15 Continental-Continental Convergence Eventually, subduction may bring two continents together and a collision occurs Eventually, subduction may bring two continents together and a collision occurs The result of this collision is usually seen in the form of complex mountains such as the Himalayas in South Asia The result of this collision is usually seen in the form of complex mountains such as the Himalayas in South Asia When the continents collide, after all of an ocean basin between them has been subducted, the collision folds and deforms the sediments along the margin When the continents collide, after all of an ocean basin between them has been subducted, the collision folds and deforms the sediments along the margin A mountain chain forms that is composed of deformed and metamorphosed sedimentary rocks A mountain chain forms that is composed of deformed and metamorphosed sedimentary rocks The Himalayas, Alps, Appalachians, and Urals were all formed by this process The Himalayas, Alps, Appalachians, and Urals were all formed by this process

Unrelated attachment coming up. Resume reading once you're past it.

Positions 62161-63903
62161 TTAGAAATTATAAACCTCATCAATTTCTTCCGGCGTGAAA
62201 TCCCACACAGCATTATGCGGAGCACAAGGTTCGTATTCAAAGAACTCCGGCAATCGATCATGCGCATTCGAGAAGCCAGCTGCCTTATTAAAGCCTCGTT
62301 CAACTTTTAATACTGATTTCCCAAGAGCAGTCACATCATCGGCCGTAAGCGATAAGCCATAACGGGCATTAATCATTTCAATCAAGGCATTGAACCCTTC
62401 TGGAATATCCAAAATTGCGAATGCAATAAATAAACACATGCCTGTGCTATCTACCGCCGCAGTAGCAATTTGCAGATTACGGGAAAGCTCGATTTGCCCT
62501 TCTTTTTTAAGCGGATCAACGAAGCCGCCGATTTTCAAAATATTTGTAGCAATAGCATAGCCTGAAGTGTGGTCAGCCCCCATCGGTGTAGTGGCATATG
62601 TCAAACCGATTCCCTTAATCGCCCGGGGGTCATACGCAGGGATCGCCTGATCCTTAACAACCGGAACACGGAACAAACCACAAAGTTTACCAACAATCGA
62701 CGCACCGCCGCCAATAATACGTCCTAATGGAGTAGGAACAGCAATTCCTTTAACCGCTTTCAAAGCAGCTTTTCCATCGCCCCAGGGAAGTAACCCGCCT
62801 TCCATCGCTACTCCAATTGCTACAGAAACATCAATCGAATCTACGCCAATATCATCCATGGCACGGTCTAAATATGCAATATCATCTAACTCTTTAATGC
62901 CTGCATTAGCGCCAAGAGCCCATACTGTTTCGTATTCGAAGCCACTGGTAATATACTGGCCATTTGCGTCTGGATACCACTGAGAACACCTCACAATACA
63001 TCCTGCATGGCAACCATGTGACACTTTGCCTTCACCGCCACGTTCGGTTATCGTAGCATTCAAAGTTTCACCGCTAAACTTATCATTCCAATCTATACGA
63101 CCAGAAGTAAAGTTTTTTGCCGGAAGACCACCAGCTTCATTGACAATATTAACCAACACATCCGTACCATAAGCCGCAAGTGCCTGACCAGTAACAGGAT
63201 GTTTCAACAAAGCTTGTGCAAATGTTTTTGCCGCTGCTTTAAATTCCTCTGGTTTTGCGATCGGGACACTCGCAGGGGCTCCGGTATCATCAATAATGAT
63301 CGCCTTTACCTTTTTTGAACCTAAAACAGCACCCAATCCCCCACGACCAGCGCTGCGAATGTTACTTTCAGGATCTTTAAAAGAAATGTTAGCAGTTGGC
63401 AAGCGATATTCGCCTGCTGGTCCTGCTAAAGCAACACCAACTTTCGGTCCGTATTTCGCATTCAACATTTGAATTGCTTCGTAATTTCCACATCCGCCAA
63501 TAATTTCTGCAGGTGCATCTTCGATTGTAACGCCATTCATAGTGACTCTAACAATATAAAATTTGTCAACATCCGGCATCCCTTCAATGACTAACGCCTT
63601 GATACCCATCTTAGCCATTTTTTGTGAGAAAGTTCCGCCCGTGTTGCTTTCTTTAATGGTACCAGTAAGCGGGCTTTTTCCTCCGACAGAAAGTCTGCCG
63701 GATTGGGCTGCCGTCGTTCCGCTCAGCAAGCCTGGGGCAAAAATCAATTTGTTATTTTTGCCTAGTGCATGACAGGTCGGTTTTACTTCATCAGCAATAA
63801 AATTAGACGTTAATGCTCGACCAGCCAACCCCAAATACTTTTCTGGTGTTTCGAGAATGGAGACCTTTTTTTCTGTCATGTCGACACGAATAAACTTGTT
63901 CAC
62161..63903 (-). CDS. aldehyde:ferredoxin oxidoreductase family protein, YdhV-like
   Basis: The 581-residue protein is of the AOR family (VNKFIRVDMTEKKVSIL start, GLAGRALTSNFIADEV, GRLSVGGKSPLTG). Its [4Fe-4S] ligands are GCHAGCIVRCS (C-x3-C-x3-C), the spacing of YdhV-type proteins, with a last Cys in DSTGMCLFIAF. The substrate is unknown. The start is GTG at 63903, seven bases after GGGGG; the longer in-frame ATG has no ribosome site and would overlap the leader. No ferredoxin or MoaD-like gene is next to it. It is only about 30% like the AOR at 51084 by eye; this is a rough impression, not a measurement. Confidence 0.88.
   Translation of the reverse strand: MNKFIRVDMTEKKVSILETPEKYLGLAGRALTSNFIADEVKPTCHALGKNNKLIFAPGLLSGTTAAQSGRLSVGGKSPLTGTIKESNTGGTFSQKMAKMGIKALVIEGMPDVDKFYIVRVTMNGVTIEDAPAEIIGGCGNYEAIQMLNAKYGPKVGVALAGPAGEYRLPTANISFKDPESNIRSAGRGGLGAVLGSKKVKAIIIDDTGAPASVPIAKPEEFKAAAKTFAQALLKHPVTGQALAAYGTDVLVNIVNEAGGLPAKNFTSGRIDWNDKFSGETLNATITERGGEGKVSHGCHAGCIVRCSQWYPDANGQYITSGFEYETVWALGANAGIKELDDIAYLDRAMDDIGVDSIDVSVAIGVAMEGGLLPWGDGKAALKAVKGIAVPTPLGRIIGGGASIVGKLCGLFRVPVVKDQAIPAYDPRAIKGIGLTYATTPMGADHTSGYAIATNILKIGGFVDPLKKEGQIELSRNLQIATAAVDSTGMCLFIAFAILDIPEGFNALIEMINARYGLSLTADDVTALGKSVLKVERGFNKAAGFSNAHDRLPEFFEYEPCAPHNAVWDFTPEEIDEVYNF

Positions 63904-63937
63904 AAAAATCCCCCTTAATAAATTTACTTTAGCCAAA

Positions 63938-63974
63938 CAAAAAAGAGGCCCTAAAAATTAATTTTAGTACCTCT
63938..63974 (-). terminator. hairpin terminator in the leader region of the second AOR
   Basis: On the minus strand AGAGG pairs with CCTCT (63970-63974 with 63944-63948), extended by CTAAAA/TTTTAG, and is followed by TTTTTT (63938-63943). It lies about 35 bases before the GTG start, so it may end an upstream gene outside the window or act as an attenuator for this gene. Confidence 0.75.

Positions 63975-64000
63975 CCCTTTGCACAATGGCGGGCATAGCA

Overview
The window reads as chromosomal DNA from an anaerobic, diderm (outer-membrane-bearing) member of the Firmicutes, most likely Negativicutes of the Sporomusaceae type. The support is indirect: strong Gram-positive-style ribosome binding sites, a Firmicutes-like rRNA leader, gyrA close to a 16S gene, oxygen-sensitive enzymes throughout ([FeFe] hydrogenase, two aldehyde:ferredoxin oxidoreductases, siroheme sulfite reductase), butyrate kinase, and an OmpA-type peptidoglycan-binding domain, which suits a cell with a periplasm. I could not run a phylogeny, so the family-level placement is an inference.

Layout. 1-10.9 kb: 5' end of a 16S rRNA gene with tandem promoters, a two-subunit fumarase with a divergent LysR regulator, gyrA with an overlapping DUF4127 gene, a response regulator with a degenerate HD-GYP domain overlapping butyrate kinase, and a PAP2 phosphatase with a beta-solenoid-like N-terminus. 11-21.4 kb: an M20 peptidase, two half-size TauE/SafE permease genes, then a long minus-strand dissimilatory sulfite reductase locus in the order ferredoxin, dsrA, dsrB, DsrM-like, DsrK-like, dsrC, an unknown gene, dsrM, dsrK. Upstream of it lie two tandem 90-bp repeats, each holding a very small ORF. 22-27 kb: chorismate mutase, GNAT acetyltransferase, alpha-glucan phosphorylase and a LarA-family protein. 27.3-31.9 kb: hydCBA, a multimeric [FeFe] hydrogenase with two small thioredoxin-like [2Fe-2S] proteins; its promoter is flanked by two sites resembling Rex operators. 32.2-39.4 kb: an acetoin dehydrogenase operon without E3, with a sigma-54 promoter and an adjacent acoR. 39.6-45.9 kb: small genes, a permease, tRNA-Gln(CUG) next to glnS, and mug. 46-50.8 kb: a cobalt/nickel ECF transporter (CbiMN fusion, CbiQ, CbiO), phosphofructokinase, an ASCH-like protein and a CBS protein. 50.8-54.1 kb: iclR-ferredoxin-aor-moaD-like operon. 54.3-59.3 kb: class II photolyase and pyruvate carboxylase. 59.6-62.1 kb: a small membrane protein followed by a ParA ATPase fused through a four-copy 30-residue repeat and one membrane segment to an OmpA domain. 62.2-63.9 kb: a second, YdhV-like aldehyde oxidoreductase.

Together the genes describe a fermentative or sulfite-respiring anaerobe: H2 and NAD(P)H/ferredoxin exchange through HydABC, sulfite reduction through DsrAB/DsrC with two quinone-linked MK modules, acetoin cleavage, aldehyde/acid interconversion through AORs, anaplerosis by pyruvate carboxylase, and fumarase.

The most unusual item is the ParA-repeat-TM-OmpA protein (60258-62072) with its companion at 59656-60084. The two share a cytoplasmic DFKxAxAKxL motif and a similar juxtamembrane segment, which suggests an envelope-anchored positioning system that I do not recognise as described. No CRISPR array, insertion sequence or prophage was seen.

16 Continental-Continental Convergence

17 Collision of India and Asia

18 Concept Check What happens when continents collide? What happens when continents collide? Mountains form as the lithosphere is forced upward Mountains form as the lithosphere is forced upward

19 Transform Fault Boundaries At a transform fault boundary, plates grind past each other without destroying lithosphere At a transform fault boundary, plates grind past each other without destroying lithosphere Most transform faults join two segments of mid-ocean ridges, present about every 100 km along the ridge axes Most transform faults join two segments of mid-ocean ridges, present about every 100 km along the ridge axes The seafloor produced at one ridge axis moves in the opposite direction as the seafloor produced at an opposing ridge segment, and these segments grind past each other on their ways The seafloor produced at one ridge axis moves in the opposite direction as the seafloor produced at an opposing ridge segment, and these segments grind past each other on their ways Most transform faults are found within the ocean basins, a few cut through the continental crust (San Andreas Fault) Most transform faults are found within the ocean basins, a few cut through the continental crust (San Andreas Fault)

20 Transform Faults

21 The Role of Transform Faults

22 The World’s Oceanic Trenches, Ridge System, and Transform Faults

23 Assignment Read Chapter 9, Section 3 (pg ) Read Chapter 9, Section 3 (pg ) Do Chapter 9 Assessment #1-30 (pg ) Do Chapter 9 Assessment #1-30 (pg ) For Section 3: Do #’s 5, 7, 14, 17, 22, 23, 25, 27, & 31 For Section 3: Do #’s 5, 7, 14, 17, 22, 23, 25, 27, & 31